CASE IN POINT // EgyptAir
By: Andrew Ngozo
Opening Up Foreign Markets
EgyptAir is one of the most valuable aviation companies in Africa. It is the major employer in a sector that boasts 197 000 jobs in Egypt. This total, says, Ashraf Hakim Alsayad, Regional General Manager of EgypyAir South Africa, is further broken down in the following manner: 53 000 jobs are directly supported by the aviation sector; 97 000 jobs indirectly supported through the aviation sector’s supply chain; and 46 000 jobs supported through the spending by the employees of the aviation sector and its supply chain. In addition there are a further 1 384 000 people employed through the catalytic (tourism) effects of aviation, he states.
A visionary, Ashraf says African countries ought to apply the open skies policy, even internally amongst themselves, in order to cut costs and have more profitable operations as well as faster intermodal transportation.
“Operating in this space has several challenges of its own. These include, but are not limited to, the following: air traffic rights difficulty especially on the fifth freedom; the transport of cargo from one African nation to the other sometimes may not be possible. That we have to fly to Europe in order to fly back to Africa contributes to the enormous costs added to the movement of cargo from/to sister African countries. Local currency devaluation has a negative impact on the trade exchange between states. Movement and governmental rules are stricter on transferring airline dues,” he points out.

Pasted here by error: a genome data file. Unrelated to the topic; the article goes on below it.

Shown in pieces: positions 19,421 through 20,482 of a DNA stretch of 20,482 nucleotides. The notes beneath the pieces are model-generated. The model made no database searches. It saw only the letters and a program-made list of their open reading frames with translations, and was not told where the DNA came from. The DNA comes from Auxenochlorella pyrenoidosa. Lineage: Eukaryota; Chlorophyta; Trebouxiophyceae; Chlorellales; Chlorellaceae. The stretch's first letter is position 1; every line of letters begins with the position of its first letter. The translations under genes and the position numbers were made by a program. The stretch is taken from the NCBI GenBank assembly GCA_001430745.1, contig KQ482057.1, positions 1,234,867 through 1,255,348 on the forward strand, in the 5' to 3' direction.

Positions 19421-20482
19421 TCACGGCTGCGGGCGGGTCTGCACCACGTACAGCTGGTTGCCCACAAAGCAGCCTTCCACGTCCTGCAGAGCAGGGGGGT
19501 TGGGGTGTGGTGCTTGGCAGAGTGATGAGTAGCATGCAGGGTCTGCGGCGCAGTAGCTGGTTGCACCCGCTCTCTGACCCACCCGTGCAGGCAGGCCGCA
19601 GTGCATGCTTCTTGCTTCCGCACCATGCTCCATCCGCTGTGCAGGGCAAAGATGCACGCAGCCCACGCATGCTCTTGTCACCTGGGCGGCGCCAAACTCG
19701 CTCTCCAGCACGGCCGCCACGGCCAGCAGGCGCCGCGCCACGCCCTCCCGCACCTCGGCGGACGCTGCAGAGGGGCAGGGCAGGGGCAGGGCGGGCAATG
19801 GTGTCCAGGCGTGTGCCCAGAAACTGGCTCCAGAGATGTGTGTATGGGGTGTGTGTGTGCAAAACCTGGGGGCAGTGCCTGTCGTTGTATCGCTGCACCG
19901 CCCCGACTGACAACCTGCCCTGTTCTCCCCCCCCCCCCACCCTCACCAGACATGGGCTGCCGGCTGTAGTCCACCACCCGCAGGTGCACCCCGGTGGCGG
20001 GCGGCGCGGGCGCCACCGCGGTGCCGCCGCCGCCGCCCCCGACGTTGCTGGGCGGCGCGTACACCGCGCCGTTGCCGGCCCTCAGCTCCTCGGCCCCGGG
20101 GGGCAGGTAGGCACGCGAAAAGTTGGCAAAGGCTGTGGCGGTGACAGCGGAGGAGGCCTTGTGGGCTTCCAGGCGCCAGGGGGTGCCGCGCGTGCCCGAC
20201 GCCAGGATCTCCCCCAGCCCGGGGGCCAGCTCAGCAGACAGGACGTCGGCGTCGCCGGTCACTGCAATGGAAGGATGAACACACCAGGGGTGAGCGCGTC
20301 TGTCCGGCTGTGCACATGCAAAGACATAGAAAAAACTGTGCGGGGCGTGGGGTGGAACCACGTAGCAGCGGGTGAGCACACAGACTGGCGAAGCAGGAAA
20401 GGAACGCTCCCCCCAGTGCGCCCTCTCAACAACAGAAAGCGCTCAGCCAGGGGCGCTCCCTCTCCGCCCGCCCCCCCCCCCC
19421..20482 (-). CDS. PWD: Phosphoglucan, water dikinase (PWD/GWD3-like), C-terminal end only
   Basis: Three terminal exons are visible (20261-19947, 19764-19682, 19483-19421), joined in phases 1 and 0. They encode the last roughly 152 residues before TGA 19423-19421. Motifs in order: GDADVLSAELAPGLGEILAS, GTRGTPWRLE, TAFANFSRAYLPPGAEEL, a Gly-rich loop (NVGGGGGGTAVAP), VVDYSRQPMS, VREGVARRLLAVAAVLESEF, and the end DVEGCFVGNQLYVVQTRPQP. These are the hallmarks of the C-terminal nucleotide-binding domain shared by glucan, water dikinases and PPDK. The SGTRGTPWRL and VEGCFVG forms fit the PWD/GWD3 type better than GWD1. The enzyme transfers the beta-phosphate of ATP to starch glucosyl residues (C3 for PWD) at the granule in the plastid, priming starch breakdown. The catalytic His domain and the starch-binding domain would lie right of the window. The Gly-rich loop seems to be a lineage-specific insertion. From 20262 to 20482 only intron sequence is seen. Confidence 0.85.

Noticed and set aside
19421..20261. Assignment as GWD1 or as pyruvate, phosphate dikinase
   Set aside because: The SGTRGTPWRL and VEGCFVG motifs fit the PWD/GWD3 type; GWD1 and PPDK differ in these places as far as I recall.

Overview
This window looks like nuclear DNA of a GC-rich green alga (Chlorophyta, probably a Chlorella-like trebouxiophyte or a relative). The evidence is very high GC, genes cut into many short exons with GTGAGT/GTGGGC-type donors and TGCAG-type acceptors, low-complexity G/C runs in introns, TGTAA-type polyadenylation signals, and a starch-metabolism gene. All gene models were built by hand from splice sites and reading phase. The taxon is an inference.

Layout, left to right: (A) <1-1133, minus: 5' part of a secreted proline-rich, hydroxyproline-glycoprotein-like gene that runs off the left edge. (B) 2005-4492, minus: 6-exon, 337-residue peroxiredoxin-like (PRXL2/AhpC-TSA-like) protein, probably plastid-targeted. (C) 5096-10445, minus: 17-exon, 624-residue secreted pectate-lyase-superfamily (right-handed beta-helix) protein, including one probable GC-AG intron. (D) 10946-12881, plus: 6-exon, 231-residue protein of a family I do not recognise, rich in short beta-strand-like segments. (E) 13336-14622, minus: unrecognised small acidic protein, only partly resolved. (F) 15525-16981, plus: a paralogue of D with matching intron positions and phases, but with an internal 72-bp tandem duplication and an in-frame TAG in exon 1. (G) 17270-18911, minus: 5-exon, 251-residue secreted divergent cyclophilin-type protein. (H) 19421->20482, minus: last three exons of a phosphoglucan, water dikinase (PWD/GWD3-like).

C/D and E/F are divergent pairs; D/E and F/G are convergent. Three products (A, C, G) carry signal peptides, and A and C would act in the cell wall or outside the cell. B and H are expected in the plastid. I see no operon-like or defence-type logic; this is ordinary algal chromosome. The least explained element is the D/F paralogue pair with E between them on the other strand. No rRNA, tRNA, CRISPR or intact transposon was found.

A Rich Heritage
EgyptAir has a rich heritage and aviation leadership role in the Middle East and North Africa and will continue to ensure that they build on this successful track record. Captain Bassem Goher, chairman EgyptAir Cargo elaborates that within five years EgyptAir Cargo will acquire a mixed fleet comprising of long, mid and short range aircraft. It will consist of five freighters (three aircraft type A330-300F and two aircraft type A320F) to cope with its expansion plan on the network. He continues that the future of air transport is bright with regards to efficiency and economic growth. To validate this fact, Ashraf cites a study done by the International Air Transport Association (IATA) and Oxford Economics. The aviation sector contributes EGP15 billion (1.2%) to Egyptian gross domestic product. Declares Ashraf: “This total comprises EGP7.7 billion directly contributed through the output of the aviation sector (airlines, airports and ground services); EGP4.9 billion indirectly contributed through the aviation sector’s supply chain; and EGP2.3 billion contributed through the spending by the employees of the aviation sector and its supply chain. In addition there is EGP81.1 billion in catalytic benefits through tourism, which raises the overall contribution to EGP96.1 billion or 8% of GDP.”
To conclude, Ashraf says the aforementioned positively impact air transport with regards to Egyptian economic growth. It means that it opens up foreign markets to Egyptian exports and lowers transport costs, particularly over long distances, thereby helping to increase competition because suppliers can service a wider area and potentially reduce average costs through increased economies of scale. It also increases the flexibility of labour supply, which should enhance allocative efficiency and bring down the natural rate of unemployment. Lastly, it encourages Egyptian businesses to invest and specialise in areas that play to the economy’s strengths.